Curl up with this year's Housing Guide for dorm friendly recipes, curfew throwbacks and more, click here

Student Government

SG senate president Nathan Davison (left) welcomes Faran Abbasi as the new student body vice president. ORACLE PHOTO/JOSE LOPEZ JR.

After serving as vice president under Frank Harrison during in the executive branch of SG last year, Faran Abbasi told senators he loved the job, but he’d never do it again.

But that was before one of the most tumultuous weeks in SG’s history ended in the resignation of former president Barclay Harless on Sept. 4.

It was also before former VP Garin Flowers, who was mentored by Abbasi as SG’s executive from old administration to new, was thrust into his current position at the helm of the executive branch.

Now Abbasi’s back.

After a round of tough questions from senators concerned about his absence from the office toward the end his previous stint as VP, Faran Abbasi, who served as VP in former president Frank Harrison’s administration, was confirmed as the new student body president at Tuesday night’s weekly senate meeting.

Twenty senators in attendance voted yes, six no and one abstained.

“To see the executive branch crumble, there was no way I could let that happen,” said Abbasi during his confirmation hearing.

The appointment of Faran, with his experience and connections within SG, should help to ease the transition for Flowers, who entered an executive branch fractured over Harless’ top-down administrative style and his handling of the University’s investigation into the alcohol found in his office during the orientation event in July.

Flowers has been busy smoothing some of the discontent within the executive since he took over.

Faran’s experience will allow him to work on other projects as he continues to work the kinks out of SG’s executive branch, Flowers said.

“If he didn’t get confirmed, I wasn’t sure what I was going to do,” Flowers said.

Most of the senator’s discussion about Abbasi revolved around his declining presence on campus and in the student government offices as his term wound down in the fall.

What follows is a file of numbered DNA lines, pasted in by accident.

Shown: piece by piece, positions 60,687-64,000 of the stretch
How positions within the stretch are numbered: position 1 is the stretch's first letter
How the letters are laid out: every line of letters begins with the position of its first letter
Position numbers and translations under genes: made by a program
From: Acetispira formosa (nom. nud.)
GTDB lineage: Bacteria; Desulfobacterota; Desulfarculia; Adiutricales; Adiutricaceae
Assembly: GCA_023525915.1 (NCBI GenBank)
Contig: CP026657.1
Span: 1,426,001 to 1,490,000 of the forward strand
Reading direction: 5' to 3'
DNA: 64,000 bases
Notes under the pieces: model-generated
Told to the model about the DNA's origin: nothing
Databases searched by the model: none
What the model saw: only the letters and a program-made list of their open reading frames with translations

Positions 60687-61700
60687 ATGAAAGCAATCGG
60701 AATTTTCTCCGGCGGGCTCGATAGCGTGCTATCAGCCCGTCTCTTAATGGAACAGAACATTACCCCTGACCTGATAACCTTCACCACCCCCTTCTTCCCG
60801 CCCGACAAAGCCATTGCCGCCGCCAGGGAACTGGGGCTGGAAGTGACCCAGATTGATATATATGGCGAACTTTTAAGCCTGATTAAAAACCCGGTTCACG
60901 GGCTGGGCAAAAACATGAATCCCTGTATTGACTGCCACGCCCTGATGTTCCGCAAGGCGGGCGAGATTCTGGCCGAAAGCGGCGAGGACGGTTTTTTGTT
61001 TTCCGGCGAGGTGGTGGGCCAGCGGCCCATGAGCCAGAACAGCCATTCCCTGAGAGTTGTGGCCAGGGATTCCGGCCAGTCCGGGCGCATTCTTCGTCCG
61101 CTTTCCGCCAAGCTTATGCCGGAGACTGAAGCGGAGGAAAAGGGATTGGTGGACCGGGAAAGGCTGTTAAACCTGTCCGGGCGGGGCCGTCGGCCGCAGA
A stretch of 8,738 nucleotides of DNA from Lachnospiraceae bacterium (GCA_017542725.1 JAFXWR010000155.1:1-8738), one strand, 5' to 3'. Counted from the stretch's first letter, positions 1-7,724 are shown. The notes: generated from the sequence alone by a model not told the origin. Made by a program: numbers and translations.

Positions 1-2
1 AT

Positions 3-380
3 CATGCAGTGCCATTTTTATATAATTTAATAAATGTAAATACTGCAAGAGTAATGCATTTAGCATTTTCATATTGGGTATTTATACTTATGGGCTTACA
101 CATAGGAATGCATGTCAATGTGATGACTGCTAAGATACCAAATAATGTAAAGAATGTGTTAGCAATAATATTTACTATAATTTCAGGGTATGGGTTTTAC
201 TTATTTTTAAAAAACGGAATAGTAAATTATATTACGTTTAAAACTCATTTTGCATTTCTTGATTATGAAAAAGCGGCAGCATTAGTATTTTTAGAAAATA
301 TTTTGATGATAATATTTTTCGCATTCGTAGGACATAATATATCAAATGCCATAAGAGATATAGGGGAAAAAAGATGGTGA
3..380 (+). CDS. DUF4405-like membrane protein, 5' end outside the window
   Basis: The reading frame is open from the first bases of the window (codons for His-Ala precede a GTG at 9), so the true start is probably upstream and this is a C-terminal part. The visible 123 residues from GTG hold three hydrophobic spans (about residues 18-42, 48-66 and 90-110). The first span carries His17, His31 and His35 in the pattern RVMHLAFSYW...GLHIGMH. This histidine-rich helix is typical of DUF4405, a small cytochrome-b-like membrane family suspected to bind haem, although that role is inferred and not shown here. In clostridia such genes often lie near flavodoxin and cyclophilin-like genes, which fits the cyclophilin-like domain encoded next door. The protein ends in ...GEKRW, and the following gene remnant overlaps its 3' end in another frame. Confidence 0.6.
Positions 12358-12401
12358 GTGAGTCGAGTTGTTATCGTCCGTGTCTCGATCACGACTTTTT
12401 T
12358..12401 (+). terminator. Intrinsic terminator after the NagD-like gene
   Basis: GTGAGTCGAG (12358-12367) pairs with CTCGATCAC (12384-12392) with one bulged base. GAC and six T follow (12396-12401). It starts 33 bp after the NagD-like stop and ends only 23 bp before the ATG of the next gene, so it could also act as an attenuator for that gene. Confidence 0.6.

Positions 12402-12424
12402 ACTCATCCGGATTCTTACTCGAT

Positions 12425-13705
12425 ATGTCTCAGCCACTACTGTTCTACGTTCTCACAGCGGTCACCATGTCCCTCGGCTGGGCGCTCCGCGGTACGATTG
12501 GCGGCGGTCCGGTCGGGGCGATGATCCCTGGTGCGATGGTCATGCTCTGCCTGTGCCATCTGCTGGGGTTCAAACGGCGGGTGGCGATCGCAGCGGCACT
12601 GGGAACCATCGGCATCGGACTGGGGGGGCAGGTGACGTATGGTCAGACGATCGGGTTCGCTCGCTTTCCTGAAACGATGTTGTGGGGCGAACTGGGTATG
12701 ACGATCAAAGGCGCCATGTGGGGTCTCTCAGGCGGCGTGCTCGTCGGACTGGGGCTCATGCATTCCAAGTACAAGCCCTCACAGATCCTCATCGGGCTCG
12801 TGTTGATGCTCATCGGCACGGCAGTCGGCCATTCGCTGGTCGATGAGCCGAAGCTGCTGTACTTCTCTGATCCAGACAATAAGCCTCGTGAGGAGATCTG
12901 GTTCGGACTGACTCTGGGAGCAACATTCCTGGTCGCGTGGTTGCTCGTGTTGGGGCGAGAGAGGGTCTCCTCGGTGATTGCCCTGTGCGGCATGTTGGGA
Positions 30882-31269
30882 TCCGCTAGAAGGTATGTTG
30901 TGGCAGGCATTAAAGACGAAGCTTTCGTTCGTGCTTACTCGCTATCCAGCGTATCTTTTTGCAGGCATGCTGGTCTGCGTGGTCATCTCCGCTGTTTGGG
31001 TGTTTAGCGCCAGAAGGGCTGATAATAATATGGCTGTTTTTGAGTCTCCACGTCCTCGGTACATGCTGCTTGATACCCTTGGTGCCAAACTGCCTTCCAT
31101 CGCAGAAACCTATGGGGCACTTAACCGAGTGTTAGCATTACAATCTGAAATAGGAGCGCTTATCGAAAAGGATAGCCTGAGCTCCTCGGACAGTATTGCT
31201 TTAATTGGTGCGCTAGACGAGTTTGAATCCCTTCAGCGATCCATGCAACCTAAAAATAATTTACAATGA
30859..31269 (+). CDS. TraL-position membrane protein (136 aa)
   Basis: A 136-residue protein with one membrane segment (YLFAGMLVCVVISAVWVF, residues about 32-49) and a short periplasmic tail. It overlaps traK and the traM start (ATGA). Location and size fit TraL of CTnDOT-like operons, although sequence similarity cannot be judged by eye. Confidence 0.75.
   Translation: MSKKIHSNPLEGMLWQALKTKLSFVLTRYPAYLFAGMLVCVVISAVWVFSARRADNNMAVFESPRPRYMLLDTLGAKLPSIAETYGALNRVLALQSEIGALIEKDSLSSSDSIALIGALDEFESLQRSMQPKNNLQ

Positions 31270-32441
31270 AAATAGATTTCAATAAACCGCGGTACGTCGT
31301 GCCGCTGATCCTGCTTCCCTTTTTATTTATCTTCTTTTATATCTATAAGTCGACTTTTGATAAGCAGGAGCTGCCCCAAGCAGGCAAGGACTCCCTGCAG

“The VP position was supposed to be visible last semester,” said senator Keonna Pratt. “In spring nothing happened. Visibility is my

main concern.”

Abbasi told senators that under Harrison there had been a strict division of duties, and toward the end of his term, Frank was tasked with a lot of the responsibilities required to run SG’s executive branch.

This time around, he said he would split more of the duties with the president.

After the meeting, Flowers said with a VP confirmed he could now focus on lobbying for students at the state level, a role new to him after spending most of his time as the former VP working on campus.

“It’s going to be a challenge,” Flowers said. “Barclay was really good at it and could fly up to Tallahassee to meet with politicians. I don’t have his connections, but now I can really focus on what he did.”

The executive’s ability to manage their responsibilities as advocates for students in state politics was one of the concerns raised by Senate Rules Chair Keenan Arodack.

“(If Faran is elected) we will have two members of SG very social in nature,” said Arodack. “We need someone on state level who’s dealt with those politics. This is tumultuous time in state history, with budget cuts and other challenges, and we have two people with no experience on the state level.”

After Abbasi fielded their questions, senators discussed his answers among themselves before casting their votes.

“I heard a lot of you grilling this guy, but do you have a better candidate,” said senator Alyson Kendrick.

Senate Pro-tempore said visibility on campus or in the office wasn’t synonymous with successfully working for student

government.

“I worked for SG from home for a while,” Randazzo said. “No one nailed me to the wall.”

After the meeting Senate President Nathan Davison, said he had concerns about Faran’s ability to do the job, but they were wiped away by Faran’s answers to senator’s questions.

“I’m glad he’s in the position,” Davison said. “We don’t have to worry about the learning curve. We just don’t have time for that anymore this semester.”